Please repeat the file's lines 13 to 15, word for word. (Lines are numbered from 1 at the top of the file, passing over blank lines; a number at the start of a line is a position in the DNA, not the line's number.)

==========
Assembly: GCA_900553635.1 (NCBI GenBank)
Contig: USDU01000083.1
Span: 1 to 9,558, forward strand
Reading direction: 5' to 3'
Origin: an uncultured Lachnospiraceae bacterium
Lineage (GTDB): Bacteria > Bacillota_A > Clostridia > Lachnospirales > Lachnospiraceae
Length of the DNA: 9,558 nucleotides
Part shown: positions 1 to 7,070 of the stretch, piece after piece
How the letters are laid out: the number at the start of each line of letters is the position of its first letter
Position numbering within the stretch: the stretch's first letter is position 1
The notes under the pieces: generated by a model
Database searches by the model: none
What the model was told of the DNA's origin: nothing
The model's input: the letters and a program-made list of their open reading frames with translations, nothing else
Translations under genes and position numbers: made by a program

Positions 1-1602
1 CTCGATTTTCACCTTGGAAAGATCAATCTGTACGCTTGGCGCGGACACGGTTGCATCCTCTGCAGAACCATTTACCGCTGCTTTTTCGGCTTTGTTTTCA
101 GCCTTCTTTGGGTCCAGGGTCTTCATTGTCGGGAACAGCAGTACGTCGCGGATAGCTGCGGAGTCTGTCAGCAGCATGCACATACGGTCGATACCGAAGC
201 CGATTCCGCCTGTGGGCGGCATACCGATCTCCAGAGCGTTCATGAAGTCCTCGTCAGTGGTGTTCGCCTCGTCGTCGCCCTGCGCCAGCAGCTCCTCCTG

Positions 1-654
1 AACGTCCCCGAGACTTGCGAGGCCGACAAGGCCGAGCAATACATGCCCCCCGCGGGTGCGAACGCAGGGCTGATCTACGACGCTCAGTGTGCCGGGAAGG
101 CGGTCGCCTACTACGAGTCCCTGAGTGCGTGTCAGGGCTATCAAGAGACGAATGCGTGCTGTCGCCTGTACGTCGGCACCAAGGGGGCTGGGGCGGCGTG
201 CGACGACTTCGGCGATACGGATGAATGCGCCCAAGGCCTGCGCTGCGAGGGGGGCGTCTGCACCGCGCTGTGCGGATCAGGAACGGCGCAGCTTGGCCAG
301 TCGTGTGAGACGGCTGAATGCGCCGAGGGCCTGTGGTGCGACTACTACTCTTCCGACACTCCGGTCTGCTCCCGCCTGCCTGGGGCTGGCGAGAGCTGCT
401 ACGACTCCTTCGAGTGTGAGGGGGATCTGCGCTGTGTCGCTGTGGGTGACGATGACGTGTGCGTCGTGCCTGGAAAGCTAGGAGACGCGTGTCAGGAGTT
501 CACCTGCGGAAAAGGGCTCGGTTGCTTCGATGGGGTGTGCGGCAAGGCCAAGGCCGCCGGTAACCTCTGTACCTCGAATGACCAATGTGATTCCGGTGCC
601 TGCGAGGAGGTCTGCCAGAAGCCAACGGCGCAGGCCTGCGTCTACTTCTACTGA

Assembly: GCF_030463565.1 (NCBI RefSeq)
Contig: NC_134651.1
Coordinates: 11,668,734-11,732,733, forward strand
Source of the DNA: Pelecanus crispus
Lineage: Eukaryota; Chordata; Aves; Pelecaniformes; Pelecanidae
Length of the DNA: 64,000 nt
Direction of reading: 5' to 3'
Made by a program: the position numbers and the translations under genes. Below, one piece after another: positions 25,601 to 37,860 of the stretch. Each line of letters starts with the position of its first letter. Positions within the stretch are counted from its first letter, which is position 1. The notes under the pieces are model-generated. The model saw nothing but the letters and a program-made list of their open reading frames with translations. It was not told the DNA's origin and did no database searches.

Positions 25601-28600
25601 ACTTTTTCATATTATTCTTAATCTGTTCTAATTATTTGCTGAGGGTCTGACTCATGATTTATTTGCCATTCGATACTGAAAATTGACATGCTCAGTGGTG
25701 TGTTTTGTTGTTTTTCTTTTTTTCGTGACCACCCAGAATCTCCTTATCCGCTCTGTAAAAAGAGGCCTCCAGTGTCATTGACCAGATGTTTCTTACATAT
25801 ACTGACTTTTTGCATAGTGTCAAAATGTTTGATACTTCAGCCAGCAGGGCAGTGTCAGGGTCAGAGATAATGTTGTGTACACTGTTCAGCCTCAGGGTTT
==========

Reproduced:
What the model was told of the DNA's origin: nothing
The model's input: the letters and a program-made list of their open reading frames with translations, nothing else
Translations under genes and position numbers: made by a program